And as long as it doesn’t bother your skin, some to research suggests that retinyl acetate (vitamin A) may enhance the effects of PHA. Don’t apply products containing these ingredients at the same time to avoid irritating your skin, Shainhouse says.

For extra-sensitive skin, you can also try alternating between PHAs and retinoids daily, suggests Engelman.

Engelman recommends the following PHA products:

  • Elizabeth Arden Prevage Progressive Renewal Treatment.This 4-week at-home peel “provides excellent gentle exfoliation with AHAs and PHAs, leaving skin soft,” says Engelman. He suggests using it once every few months.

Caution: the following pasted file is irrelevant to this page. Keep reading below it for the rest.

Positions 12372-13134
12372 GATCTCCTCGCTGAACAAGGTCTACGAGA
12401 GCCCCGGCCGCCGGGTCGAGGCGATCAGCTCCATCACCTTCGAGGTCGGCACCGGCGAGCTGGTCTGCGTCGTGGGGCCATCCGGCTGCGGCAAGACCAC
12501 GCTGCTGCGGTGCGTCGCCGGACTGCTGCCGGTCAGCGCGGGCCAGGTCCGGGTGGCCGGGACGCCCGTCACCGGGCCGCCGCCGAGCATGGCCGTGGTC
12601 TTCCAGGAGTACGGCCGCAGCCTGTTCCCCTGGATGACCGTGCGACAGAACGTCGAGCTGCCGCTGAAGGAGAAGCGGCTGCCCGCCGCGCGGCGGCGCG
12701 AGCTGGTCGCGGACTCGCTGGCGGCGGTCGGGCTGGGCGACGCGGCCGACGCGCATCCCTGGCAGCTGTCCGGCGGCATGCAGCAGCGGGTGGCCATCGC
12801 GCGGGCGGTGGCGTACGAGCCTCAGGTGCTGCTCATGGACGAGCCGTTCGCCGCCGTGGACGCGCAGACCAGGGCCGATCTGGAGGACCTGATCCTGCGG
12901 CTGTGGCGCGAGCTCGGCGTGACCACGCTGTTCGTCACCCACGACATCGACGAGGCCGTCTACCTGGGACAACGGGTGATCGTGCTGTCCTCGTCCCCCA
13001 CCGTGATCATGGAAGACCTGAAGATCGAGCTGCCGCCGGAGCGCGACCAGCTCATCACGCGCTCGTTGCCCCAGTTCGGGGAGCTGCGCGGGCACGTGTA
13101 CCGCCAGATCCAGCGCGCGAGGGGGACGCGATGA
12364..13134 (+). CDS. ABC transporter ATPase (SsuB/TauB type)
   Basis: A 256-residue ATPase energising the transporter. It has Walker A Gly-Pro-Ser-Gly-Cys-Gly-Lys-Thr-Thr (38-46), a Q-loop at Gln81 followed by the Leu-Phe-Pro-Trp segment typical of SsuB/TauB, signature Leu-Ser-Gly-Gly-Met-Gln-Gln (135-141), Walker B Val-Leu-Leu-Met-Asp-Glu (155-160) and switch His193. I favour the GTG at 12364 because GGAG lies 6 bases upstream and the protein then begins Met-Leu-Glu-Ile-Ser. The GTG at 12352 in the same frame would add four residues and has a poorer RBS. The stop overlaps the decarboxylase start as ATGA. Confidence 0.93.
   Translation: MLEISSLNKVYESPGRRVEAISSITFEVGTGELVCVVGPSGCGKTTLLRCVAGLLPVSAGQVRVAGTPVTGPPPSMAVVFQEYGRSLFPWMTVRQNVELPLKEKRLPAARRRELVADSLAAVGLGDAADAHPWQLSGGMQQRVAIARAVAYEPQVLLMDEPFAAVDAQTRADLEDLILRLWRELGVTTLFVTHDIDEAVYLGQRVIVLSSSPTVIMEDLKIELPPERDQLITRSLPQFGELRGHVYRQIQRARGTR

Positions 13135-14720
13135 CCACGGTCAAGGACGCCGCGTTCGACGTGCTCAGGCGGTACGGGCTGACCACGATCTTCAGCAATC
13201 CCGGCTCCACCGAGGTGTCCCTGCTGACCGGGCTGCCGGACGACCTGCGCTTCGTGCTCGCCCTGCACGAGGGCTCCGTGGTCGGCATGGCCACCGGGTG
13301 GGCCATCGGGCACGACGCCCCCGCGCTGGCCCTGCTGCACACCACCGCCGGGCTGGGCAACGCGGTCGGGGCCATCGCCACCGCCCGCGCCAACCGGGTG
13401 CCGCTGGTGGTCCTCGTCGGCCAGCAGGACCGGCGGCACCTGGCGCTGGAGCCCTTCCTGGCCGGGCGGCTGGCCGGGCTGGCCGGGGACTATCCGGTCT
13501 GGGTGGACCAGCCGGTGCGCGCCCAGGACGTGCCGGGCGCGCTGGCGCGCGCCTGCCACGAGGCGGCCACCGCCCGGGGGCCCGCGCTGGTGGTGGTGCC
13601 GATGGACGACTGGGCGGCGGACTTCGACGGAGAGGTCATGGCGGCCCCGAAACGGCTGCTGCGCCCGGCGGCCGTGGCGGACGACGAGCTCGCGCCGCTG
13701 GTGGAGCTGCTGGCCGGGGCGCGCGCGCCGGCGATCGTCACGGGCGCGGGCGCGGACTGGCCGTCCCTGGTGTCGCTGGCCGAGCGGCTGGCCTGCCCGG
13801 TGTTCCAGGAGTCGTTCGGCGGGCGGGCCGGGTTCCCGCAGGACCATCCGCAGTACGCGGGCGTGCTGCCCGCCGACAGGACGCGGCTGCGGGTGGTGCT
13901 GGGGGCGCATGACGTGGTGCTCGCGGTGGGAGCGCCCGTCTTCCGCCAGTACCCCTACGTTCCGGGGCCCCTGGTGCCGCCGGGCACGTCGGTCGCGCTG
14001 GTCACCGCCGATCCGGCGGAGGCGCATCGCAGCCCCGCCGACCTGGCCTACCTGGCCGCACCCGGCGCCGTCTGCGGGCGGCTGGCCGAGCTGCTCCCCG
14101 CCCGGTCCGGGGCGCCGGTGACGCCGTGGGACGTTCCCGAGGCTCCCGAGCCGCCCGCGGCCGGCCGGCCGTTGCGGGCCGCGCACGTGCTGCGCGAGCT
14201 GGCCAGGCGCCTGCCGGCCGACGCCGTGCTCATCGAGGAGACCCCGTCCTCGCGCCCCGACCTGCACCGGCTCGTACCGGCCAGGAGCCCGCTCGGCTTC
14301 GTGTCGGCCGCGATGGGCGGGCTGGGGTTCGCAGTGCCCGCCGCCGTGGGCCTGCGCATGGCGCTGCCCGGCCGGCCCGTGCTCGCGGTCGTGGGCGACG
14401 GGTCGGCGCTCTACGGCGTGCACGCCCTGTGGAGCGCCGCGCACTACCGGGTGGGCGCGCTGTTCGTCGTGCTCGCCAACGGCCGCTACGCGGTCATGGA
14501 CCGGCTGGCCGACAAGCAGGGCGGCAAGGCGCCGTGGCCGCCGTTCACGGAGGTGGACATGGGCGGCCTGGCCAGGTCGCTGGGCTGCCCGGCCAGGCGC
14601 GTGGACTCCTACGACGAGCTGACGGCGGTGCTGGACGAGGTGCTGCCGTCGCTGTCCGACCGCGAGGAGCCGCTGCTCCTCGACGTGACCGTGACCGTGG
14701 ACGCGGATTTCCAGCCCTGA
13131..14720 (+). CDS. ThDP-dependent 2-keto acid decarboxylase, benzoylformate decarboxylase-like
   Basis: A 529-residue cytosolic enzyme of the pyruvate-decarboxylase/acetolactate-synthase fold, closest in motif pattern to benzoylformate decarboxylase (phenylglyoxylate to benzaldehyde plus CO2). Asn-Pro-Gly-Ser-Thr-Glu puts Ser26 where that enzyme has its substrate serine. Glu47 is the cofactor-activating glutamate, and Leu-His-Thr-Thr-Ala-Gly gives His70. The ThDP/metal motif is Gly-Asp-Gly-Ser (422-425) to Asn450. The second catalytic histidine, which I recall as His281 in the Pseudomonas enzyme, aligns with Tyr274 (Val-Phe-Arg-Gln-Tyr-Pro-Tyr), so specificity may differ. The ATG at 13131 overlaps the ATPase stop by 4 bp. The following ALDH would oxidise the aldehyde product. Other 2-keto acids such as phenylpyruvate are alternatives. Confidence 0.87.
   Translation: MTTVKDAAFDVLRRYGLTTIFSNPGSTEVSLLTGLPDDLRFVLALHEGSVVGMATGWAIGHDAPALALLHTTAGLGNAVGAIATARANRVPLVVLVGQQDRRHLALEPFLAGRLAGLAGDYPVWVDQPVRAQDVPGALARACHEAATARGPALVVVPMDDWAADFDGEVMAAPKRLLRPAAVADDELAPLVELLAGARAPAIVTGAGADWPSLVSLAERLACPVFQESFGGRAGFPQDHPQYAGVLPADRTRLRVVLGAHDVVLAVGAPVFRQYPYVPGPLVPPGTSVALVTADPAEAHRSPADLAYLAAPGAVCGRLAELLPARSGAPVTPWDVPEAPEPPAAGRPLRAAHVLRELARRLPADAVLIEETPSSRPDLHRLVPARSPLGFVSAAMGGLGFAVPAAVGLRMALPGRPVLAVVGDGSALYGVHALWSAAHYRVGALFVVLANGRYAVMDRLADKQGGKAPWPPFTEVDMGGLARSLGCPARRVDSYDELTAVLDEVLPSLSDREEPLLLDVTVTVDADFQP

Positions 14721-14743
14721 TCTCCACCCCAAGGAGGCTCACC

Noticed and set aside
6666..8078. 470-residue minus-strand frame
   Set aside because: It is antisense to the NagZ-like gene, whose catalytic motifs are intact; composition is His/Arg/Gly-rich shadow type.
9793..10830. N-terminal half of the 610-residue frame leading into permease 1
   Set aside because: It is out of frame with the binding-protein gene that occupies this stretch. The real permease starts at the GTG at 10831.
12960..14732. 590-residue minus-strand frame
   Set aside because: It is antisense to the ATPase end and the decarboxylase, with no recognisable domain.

• Glo Skin Beauty Pro 5 Liquid Exfoliator. “This peel combines AHAs and PHAs for effective yet gentle exfoliation. Skin will look brighter after just one use,” says Engelman. The combination of mandelic acid, lactic acid, gluconic acid, malic acid and tartaric acid is safe for all skin types, he adds.

Other recommended skincare products with PHA include:

PHA products can be a bit pricey, but more economical options include:

PHAs, including gluconolactone, lactobionic acid, and galactose, are chemical exfoliants that moisturize the skin and help reduce the signs of aging.

They are less irritating and less likely to cause sun sensitivity than other chemical exfoliants. This makes it a better choice if your skin is sensitive or prone to rosacea or eczema.

If this doesn’t bother your skin, choose a product that combines PHAs with BHAs or AHAs for the best results. Apply to clean skin and follow with moisturizer.

Patricia J. Callender